A Field Guide to Game-Based Learning – Revised edition
This completely revised and expanded field guide is packed with new innovative ideas on how to implement game-based learning and gamification techniques in everyday teaching. With nearly two dozen more experts than the first edition, this book contains interviews with more than 70 authorities in the field, including academics such as James Paul Gee, Kurt Squire, Mizuko (Mimi) Ito, Lee Sheldon, Jordan Shapiro, and Mary Flanagan. The author also shares conversations with experts from numerous organizations such as Common Sense Media, iCivics, DragonBox, Connected Camps, GlassLab Games, Schell Games, Institute of Play, Games for Change, BrainPOP, Tiggly, Toca Boca, ThinkFun, BrainQuake, Filament Games, BreakoutEDU, Kahoot, Classcraft, and more. Featuring a new introduction, as well as a foreword from USA Today’s national K-12 education writer Greg Toppo, this book provides new practical lesson plan ideas, ready-to-use games, and links for further research in each updated chapter. Included are best practice recommendations from star game-based learning teachers, including Steve Isaacs, Peggy Sheehy, Michael Matera, Rafranz Davis, Zack Gilbert, and Paul Darvasi. Regardless of your teaching discipline or grade level, whether you are new to game-based learning or if you have experience and want to take a deeper dive, this book will engage and reinvigorate the way you teach and how your students learn!
Chapter 7. Puzzles, Games, and Digital Toys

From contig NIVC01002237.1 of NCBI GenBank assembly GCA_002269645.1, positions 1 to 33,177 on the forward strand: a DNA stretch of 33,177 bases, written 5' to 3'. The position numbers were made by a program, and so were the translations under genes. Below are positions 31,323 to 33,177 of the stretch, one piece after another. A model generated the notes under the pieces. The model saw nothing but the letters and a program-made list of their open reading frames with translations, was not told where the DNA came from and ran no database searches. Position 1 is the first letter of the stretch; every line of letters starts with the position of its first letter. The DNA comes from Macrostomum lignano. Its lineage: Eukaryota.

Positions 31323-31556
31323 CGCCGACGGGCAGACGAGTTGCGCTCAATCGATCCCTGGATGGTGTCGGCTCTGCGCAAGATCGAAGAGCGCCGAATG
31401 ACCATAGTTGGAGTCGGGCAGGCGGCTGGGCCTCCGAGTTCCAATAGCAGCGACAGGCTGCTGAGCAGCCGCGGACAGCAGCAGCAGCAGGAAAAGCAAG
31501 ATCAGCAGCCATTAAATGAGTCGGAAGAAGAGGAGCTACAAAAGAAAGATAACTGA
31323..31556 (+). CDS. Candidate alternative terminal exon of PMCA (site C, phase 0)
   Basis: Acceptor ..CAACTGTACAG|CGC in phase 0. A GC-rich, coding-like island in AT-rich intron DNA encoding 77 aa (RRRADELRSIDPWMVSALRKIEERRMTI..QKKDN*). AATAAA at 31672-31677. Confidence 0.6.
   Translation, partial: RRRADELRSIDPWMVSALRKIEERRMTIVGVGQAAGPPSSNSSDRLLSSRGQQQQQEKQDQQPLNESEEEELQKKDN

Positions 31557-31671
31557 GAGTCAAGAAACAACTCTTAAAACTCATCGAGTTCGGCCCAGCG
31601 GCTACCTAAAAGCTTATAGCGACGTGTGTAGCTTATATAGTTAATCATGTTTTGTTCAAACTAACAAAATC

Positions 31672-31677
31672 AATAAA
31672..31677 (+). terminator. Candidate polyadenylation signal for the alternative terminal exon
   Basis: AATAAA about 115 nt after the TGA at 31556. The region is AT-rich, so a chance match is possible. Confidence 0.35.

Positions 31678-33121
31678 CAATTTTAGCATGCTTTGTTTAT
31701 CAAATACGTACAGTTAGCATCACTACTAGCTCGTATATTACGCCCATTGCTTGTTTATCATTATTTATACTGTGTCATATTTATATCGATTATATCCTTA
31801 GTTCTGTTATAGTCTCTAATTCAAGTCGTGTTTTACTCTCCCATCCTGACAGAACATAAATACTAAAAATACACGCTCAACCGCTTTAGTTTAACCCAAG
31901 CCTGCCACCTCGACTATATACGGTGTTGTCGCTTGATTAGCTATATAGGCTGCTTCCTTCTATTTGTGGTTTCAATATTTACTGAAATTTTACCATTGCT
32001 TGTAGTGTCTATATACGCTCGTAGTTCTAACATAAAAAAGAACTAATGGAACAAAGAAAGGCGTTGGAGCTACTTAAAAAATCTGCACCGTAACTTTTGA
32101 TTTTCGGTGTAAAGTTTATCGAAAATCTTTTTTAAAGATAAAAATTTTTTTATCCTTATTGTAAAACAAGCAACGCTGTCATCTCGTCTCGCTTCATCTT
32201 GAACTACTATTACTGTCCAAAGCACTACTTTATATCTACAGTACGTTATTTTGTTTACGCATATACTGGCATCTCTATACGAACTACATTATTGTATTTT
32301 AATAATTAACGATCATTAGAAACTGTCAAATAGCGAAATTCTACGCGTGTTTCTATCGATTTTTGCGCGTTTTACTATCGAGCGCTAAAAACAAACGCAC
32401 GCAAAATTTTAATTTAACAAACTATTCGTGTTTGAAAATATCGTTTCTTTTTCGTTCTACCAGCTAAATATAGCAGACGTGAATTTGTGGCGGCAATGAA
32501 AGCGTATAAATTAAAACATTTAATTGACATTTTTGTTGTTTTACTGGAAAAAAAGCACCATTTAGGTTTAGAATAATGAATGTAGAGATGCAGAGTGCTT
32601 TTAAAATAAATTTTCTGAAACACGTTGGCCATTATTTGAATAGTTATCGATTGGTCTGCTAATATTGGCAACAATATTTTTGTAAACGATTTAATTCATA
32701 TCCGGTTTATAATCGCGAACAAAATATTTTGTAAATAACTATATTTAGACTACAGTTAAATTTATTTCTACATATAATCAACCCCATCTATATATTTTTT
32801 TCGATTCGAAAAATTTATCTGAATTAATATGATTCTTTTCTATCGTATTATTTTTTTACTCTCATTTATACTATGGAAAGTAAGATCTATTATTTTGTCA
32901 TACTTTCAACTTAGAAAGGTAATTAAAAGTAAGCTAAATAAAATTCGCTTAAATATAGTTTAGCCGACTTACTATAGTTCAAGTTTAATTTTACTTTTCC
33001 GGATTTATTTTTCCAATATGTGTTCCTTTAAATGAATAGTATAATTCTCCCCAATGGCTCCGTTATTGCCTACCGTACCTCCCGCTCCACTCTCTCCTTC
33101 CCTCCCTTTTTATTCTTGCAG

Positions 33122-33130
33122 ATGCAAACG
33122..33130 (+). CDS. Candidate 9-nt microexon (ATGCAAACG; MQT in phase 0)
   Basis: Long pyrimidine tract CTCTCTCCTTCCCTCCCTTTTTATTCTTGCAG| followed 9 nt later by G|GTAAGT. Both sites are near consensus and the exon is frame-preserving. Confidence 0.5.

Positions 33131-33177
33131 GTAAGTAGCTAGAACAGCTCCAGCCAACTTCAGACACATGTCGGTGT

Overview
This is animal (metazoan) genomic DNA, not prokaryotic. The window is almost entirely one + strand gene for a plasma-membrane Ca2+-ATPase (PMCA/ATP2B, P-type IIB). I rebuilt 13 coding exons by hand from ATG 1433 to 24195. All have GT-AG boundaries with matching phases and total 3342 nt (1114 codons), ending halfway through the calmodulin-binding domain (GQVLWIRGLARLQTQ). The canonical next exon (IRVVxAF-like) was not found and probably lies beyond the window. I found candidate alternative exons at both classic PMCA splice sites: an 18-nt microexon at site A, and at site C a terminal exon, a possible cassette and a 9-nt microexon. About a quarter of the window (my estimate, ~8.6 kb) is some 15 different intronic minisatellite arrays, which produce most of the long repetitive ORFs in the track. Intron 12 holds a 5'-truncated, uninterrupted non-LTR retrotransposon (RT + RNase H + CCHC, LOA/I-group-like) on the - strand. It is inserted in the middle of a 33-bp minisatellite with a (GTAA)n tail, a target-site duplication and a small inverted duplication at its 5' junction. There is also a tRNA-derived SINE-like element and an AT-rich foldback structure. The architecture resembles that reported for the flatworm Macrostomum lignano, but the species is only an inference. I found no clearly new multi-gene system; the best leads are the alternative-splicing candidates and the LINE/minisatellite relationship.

| 119 →
· 7 ·
PUZZLES, GAMES, AND DIGITAL TOYS
Back in 1994 Will Wright was interviewed by Wired magazine about an upcoming project he called “Doll House.” Wright had trepidations about his game because it wasn’t really a game at all. Playing with dolls, after all, is not like playing Twister or Monopoly. He told interviewer Kevin Kelly, “I have in mind a game I want to call ‘Doll House.’ It gives grown-ups some tools to design what is basically a dollhouse. But a dollhouse for adults may not be very marketable” (1994). The digital dolls in Wright’s Doll House were eventually released under a different name: The Sims. The name refers to “simulation,” as in a simulated version of real life. Wright’s toy—or game—was successful because it tapped into a psychological need for symbolic play. It has also spawned an entire genre of games, where the player controls a fishbowl-like world. Civilization and Clash of Clans are examples. In April 2014, I spoke to James Paul Gee about digital toys such as The Sims. He said:
The best-selling game in history is The Sims; people say it is not a game. Who gives a damn? It’s good interactivity. We’re producing interactivity that’s engaging and relates to real learning. Whether or not the thing is a pure game, whether everything in it is a game, is quite irrelevant.
Henry Jenkins shared an anecdote with me in May 2014 about his...
You are not authenticated to view the full text of this chapter or article.
This site requires a subscription or purchase to access the full text of books or journals.
Do you have any questions? Contact us.Or login to access all content.